The more complicated part of the budget that dealt with housing, is the Mortgage Guarantee scheme. This is due to start in January 2014, by which time it may well have been forgotten or s0me more pressing crisis will take precedence. The scheme says that the Governemnt will guarantee 20% of a mortgage given to someone who can only afford a 5% deposit.  What was not outlined yesterday was exactly how this will work in practice, because the Government are not actually putting any money up front, but are merely guranteeing 20% of the loan in the unfortunate event of the property being repossessed.  Therefore at the outset, the borrower will still be trying to obtain a 95% mortgage, which is exactly the type of lending that no lenders want to be involved with.  As many potential first time buyers have found out, 95% mortgages are as rare as rocking horse manure.

After the banner-waving headlines, it will be intereseting to watch the dynamics of how this is actually going to work.

Is buy-to-let for you?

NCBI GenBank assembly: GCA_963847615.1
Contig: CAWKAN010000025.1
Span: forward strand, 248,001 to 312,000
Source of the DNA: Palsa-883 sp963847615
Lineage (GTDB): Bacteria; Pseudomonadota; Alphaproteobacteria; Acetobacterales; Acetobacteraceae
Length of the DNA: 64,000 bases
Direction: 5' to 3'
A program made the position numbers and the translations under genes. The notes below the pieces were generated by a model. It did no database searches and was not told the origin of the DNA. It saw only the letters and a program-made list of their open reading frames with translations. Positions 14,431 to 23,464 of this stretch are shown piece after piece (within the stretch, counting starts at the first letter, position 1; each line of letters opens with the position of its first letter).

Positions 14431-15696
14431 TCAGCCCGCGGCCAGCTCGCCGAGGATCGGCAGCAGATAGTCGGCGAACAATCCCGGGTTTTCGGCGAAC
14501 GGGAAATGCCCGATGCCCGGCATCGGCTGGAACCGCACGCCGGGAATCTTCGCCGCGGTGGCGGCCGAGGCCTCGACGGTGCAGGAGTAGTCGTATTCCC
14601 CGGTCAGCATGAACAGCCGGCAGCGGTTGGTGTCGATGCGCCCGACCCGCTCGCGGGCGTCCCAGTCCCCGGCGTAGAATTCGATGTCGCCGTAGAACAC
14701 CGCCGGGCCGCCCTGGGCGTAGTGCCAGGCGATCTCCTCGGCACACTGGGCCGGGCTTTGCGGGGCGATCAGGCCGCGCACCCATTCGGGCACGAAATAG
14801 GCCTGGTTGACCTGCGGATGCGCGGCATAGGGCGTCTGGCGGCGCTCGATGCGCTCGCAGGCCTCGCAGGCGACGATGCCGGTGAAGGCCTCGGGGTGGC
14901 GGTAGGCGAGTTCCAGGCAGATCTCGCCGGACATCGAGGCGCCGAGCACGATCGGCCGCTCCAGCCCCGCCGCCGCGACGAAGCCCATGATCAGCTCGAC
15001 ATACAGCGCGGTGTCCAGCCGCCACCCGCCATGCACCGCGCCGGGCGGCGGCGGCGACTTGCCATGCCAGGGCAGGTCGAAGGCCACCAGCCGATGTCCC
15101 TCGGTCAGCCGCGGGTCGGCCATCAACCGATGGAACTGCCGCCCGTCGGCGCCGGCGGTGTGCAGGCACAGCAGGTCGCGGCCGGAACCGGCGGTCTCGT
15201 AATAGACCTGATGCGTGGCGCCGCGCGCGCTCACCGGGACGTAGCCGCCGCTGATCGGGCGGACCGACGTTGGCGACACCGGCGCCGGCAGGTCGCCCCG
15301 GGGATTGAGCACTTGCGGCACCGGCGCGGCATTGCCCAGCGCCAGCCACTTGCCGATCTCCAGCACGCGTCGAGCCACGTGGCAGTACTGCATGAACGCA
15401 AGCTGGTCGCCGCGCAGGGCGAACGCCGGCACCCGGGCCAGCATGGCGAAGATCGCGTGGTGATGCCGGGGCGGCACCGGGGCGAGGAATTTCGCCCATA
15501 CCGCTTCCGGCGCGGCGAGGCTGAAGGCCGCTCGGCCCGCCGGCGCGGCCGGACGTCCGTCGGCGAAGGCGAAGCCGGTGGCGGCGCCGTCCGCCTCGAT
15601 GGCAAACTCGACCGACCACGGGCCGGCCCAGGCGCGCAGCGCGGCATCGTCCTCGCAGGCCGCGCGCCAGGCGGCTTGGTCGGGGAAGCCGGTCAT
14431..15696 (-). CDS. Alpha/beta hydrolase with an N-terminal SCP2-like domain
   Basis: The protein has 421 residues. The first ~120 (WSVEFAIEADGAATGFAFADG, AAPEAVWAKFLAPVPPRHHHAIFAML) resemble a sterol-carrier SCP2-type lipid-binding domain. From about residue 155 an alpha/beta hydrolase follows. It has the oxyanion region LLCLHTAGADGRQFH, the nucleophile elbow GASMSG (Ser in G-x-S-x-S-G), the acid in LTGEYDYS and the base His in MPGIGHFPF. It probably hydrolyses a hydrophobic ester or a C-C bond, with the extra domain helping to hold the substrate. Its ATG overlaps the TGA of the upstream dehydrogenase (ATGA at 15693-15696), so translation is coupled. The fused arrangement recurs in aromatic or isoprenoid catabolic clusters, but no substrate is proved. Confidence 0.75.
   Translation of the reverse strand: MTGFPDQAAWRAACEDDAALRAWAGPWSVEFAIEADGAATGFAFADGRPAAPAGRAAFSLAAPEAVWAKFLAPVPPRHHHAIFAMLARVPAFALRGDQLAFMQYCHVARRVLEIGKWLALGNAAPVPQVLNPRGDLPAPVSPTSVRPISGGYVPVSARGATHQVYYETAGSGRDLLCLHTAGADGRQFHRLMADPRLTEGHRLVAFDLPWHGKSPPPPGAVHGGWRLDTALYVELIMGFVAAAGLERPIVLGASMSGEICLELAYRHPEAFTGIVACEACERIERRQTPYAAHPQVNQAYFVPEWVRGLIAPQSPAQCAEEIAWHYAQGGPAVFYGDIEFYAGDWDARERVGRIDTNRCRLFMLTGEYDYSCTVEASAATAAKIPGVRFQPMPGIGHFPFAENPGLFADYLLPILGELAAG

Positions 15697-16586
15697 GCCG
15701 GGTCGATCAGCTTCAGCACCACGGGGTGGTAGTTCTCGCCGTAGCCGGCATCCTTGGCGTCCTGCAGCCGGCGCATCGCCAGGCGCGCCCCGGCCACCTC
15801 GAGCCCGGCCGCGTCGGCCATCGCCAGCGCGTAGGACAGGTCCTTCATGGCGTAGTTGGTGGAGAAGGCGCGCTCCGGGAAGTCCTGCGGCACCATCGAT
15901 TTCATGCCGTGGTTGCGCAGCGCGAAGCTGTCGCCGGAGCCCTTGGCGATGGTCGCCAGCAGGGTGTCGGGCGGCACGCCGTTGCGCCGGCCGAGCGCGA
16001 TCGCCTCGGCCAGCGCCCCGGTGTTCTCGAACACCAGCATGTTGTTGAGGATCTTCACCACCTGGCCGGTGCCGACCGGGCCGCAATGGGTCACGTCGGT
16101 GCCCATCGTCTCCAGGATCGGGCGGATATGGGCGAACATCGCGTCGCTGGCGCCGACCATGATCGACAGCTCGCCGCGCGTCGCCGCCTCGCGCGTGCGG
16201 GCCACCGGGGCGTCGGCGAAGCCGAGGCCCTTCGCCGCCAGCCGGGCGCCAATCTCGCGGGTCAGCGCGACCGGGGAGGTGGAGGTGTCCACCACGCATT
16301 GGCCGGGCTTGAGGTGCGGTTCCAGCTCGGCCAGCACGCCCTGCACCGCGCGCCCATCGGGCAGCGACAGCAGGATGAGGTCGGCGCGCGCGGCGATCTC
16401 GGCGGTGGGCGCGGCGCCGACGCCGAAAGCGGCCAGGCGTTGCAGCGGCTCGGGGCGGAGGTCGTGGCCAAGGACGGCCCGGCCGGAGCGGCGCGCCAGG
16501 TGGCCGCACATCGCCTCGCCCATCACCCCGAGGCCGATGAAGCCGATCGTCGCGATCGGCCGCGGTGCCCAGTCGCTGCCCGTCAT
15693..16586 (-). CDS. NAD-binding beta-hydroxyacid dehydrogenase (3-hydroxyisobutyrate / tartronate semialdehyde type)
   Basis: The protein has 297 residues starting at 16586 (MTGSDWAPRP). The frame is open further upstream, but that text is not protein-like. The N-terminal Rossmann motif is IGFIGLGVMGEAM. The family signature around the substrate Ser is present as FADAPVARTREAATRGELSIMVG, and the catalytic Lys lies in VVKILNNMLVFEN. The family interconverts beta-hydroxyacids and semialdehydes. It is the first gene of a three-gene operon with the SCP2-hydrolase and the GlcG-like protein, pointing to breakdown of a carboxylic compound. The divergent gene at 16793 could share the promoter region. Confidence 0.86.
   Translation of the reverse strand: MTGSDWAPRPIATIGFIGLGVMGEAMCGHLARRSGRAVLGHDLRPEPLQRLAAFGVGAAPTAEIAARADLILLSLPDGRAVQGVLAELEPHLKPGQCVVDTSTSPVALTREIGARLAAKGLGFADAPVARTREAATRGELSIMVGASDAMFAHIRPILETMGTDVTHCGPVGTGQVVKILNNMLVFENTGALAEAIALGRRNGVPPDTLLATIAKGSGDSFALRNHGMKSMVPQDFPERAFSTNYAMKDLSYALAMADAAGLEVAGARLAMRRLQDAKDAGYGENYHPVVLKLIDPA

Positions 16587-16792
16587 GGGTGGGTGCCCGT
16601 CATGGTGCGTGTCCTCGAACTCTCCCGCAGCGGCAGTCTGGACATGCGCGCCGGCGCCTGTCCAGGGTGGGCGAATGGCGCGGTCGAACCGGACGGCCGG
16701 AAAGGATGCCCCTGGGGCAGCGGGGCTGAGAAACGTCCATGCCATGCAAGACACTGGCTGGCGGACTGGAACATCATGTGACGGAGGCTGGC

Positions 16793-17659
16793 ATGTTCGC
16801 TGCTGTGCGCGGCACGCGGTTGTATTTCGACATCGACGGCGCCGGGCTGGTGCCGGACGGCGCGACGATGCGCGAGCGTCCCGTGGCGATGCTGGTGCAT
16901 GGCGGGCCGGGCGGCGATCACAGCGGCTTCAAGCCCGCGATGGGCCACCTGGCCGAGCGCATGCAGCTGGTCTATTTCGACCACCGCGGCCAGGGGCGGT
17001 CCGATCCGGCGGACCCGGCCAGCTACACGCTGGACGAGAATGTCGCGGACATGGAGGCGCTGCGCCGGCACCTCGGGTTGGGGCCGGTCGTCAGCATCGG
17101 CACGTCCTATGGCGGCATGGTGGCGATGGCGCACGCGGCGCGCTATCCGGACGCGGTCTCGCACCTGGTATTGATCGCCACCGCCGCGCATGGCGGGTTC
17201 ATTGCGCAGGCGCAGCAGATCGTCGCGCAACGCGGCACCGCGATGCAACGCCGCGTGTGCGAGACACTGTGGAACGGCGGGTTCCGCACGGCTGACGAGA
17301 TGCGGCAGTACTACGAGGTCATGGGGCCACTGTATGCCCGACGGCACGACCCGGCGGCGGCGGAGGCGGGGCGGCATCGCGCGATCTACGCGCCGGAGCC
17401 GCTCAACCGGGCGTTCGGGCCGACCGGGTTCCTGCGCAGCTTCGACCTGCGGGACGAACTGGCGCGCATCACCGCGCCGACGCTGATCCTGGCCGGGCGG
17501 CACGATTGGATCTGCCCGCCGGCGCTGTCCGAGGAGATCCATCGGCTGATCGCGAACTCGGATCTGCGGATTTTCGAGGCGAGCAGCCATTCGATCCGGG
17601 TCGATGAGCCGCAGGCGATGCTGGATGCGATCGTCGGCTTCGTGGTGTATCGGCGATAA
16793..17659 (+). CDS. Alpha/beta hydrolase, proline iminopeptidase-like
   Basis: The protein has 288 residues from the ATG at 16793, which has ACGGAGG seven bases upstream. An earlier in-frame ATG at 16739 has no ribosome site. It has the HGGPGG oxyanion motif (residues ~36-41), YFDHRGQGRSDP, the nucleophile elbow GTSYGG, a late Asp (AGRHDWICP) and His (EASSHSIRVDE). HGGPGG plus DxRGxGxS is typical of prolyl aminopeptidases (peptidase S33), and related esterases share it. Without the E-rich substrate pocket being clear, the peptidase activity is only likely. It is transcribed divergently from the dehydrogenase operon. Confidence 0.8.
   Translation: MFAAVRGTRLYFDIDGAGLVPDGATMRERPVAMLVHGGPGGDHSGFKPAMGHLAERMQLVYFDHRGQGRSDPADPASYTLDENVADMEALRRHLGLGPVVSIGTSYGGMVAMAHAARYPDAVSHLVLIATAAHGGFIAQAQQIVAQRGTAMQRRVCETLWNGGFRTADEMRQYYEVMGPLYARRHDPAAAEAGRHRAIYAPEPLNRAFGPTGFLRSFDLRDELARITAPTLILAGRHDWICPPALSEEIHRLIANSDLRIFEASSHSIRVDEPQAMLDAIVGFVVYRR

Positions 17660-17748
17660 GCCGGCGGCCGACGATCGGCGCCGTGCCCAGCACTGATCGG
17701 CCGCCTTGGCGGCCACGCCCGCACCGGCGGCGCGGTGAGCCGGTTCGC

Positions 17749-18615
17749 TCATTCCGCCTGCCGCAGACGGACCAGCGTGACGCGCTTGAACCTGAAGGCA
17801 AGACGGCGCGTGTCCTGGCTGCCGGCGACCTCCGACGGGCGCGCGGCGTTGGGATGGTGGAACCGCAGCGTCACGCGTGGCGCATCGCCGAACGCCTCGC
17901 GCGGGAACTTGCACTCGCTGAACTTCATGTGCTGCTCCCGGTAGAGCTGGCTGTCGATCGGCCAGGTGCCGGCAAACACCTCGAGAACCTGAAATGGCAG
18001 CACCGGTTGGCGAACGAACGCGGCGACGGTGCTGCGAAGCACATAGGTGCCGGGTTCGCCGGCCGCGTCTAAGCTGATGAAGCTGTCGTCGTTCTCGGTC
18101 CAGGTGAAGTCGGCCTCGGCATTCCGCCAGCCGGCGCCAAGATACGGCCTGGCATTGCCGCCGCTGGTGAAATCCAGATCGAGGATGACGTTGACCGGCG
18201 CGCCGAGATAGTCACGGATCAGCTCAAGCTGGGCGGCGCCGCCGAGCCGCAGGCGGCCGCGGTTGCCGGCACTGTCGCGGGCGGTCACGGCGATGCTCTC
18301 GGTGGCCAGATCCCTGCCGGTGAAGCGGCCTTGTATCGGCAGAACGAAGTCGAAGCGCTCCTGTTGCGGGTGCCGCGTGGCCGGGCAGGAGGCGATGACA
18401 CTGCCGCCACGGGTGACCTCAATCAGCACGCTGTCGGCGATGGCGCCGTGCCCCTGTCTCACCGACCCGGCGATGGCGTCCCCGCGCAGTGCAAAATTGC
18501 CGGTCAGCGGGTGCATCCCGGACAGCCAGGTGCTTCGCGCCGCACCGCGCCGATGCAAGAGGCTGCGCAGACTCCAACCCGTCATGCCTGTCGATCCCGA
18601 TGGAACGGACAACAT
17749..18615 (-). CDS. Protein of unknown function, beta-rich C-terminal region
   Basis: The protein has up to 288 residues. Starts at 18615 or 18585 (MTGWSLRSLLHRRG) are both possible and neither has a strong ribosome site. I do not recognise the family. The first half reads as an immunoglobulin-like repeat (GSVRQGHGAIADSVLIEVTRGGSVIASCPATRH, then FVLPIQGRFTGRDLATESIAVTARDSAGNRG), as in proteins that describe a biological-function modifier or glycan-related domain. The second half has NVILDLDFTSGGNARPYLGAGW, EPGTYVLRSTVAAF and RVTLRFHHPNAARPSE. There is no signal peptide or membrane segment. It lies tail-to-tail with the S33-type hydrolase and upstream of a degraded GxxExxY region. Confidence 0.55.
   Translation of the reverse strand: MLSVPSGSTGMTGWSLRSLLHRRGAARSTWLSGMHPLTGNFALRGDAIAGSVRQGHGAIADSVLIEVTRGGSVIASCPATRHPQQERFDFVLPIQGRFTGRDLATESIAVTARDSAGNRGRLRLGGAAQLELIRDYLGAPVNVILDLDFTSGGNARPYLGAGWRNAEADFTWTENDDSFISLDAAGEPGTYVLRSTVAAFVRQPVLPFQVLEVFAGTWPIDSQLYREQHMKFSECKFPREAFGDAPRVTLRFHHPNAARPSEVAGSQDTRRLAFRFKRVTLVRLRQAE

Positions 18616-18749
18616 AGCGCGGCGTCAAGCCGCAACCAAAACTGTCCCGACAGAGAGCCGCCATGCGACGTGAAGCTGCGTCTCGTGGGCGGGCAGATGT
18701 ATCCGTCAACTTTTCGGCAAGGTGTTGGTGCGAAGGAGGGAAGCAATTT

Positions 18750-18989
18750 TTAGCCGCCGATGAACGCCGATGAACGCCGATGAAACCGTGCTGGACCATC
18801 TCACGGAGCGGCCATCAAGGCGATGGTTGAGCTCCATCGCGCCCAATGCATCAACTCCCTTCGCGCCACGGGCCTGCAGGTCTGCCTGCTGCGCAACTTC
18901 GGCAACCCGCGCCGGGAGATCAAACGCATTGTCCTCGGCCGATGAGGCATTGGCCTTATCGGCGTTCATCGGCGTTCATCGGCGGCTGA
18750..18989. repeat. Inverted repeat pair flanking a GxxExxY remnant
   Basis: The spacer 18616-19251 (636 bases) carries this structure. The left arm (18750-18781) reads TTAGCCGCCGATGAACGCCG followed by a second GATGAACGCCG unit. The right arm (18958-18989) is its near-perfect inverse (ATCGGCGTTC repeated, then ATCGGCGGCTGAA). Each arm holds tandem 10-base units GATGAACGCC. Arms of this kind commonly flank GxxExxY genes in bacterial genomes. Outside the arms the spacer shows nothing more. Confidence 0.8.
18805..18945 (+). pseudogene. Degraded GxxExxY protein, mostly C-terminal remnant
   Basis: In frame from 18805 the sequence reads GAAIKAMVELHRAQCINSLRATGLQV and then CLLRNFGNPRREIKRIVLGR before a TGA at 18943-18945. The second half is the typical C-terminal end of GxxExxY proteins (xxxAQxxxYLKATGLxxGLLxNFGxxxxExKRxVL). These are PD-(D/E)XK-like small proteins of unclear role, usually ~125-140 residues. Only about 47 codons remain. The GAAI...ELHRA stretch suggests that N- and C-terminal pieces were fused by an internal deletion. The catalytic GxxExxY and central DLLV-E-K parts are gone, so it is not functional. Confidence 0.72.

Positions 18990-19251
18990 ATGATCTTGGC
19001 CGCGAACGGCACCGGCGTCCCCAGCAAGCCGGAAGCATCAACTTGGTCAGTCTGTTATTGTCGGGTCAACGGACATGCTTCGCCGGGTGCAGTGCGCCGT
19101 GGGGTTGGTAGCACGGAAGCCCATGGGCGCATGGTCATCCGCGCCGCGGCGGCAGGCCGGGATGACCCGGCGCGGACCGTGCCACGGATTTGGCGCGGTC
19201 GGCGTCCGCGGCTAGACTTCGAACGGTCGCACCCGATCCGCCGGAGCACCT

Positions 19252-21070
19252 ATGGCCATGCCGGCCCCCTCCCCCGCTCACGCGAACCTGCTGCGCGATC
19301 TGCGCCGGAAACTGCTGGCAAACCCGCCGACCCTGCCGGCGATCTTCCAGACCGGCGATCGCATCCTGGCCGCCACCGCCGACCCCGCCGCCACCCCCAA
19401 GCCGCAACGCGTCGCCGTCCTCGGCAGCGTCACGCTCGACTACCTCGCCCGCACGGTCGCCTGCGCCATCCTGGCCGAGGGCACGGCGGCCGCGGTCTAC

On the back of last week’s slightly disappointing news that HMRC see buy-to let landlords as the soft underbelly of their quest to gather in more tax,  I read with interest the Mail on Sunday (March 10) which screams off the pages that the buy-to-let boom is back.  Let me declare at the start that I have always said that if all the expert financial journalists pontificating  in the paper were so clever, they would actually be investors as opposed to jobbing journalists. However, this particular journalist does raise some valid points.  There is indeed an increase in the 40 and 50-something investors who see buy-to-let as a way of giving their children financial security for the future; but I would advise any person thinking of entering the buy-to-let market to consider all the various component parts of their decision.  Do not get carried away with the thought that the rent arrives every month without any prospect of hard work, heartache, frustration and many other emotional and practical challenges.  Be prepared for prostitution rackets, drug raids and even shootings as well as those tenants who always pay and never complain. Before becoming  a landlord, you must be prepared to adopt a long term approach, working hard for your tenant.  Above all, remember that if you do not enjoy meeting people or if you get annoyed with minor irritations such as a boiler breaking down on a saturday evening or somebody ringing you up because they have forgotten how the central heating system works, the buy-to-let market is not for you.